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Posts Tagged ‘slashers’

The Shape of Evil: Confronting darkness through the ‘Halloween’ series

Wednesday, October 28th, 2020

Two years ago, but it seems closer to ten, a nice deputy editor for a new publication approached me to write a piece. He had been reading me forever and was working for this company with a bunch of money invested in it, could pay pretty well and expose me to some new readers not only on the web but a print magazine he compared to Rolling Stone. I said yes and we were going back and forth about what my first piece should be, and then my mom died.

Freelance gigs are usually a little stressful and all-consuming for me, but for some reason I still wanted to do it. Looking back at my emails, I was literally trying to schedule around the days off I had other than the one for the funeral. I agreed to write about the Halloween series, in conjunction with the upcoming David Gordon Green sequel. I watched all ten existing movies (including remakes) and came up with this piece that ties them all together thematically, at times addressing the grief and fears I was dealing with at the time. I took longer than I was supposed to and ended up with twice the agreed upon word count and I was so unsure anybody else would be interested that in my email I said, “If you don’t want it I understand, just let me know and I’ll use it on outlawvern.com and we’ll come up with something else for me to work on for you.”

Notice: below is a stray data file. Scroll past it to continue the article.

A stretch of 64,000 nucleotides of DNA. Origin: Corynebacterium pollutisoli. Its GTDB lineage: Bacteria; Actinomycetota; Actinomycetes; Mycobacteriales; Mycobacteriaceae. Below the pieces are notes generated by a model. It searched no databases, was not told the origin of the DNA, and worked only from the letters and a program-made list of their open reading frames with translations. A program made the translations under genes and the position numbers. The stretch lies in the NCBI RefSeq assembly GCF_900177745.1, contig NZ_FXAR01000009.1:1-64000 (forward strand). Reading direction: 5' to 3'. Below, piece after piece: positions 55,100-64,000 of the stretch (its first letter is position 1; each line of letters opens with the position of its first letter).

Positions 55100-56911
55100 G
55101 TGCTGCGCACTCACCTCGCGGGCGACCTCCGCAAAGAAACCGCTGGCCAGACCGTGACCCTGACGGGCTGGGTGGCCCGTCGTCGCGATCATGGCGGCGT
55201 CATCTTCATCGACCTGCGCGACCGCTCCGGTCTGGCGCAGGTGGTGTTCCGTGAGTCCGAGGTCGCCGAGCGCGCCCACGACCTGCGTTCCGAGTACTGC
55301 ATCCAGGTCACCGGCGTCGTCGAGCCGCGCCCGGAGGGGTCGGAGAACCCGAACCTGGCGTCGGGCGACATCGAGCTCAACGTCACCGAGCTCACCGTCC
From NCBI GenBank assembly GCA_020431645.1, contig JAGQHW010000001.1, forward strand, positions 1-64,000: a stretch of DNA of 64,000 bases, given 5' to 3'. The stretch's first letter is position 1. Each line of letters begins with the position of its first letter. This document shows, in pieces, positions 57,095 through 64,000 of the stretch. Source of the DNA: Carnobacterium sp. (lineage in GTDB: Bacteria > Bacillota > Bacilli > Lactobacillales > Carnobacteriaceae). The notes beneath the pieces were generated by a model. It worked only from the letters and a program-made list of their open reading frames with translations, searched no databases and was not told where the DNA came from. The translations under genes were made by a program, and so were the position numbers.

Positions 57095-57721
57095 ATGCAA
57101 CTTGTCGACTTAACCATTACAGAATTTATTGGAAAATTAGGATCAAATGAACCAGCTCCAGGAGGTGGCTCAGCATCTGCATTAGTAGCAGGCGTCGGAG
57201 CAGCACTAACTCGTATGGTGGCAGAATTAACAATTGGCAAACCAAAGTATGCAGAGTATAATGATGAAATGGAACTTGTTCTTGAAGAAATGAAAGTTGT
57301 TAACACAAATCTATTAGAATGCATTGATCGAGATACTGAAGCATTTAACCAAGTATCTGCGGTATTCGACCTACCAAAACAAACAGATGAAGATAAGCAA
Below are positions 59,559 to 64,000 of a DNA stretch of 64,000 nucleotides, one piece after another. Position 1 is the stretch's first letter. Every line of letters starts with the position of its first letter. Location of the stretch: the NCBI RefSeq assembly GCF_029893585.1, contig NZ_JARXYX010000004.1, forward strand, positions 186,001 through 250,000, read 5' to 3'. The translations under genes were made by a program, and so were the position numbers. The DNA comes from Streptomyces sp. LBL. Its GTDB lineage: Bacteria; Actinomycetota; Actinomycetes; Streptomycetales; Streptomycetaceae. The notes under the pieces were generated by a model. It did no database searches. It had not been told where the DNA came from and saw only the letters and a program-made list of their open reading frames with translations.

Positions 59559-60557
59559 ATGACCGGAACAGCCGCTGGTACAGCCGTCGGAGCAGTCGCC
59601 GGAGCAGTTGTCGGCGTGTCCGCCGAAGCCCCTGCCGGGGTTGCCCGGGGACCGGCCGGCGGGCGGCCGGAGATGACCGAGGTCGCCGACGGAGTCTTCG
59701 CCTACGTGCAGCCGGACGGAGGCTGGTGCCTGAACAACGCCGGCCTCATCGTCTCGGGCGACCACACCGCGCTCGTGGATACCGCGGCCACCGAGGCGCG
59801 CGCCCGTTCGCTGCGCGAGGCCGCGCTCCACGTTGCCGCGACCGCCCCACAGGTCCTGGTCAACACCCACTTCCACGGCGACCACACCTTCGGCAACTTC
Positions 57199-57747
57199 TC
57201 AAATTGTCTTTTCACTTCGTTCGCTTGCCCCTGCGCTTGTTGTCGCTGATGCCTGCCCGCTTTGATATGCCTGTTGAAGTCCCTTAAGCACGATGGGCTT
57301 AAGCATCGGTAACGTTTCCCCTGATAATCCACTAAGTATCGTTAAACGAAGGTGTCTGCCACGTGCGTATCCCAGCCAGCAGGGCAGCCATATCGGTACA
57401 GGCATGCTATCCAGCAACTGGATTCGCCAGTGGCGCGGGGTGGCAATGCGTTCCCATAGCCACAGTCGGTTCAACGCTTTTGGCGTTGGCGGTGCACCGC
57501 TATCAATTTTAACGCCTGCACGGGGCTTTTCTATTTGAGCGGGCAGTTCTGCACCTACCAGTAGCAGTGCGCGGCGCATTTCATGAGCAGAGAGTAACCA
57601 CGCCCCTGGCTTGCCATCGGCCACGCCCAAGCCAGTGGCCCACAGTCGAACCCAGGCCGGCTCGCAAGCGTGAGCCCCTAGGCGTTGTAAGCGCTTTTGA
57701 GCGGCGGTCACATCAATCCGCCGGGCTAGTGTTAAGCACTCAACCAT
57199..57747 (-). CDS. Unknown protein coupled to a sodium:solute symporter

Then the magazine (you will never see this coming) ran out of money, all the editors resigned, I don’t believe I ever got paid and the article could only be seen on the Wayback Machine. But I got no regrets because working on this helped me in a tough period of my life and gave me a better understanding of my relationship with the genre. So I’m proud to repost it here.

(I’ve kept their edits, so you’ll notice some British spellings in here.) (read the rest of this shit…)

Open House

Friday, October 9th, 2020

It’s the dystopian year of 2020 and I’m still trying to do Slasher Search – looking for interesting, obscure slasher movies that I haven’t heard of and that don’t seem to already have a following, preferably from the FRIDAY THE 13TH era. It gets harder with each review I do, as the chances become slimmer that there’s anything left that I haven’t already seen and hasn’t been dug up by Arrow or Vinegar Syndrome or somebody. It might be a snipe hunt at this point.

The best method I know is to look for things that were released on VHS and never made it to DVD or blu-ray. That’s how I found OPEN HOUSE (1987), which is clearly not one of the weird regional ones I tend to find, since it’s legit enough to have Adrienne Barbeau in it. Seven years after THE FOG she’s no longer playing the radio DJ hero – she’s the girlfriend to one. She gets tied up and he has to rescue her. Not as cool. Joseph Bottoms (THE BLACK HOLE) plays Dr. David Kelley, famed KDRX talk radio therapist. The original Frasier. Barbeau’s Lisa is a Beverly Hills realtor, and therefore one of the doctor’s two connections to a series of murders of Beverly Hills realtors. The other connection is that someone he thinks may be the killer keeps calling in to his show. But the authorities won’t listen. (read the rest of this shit…)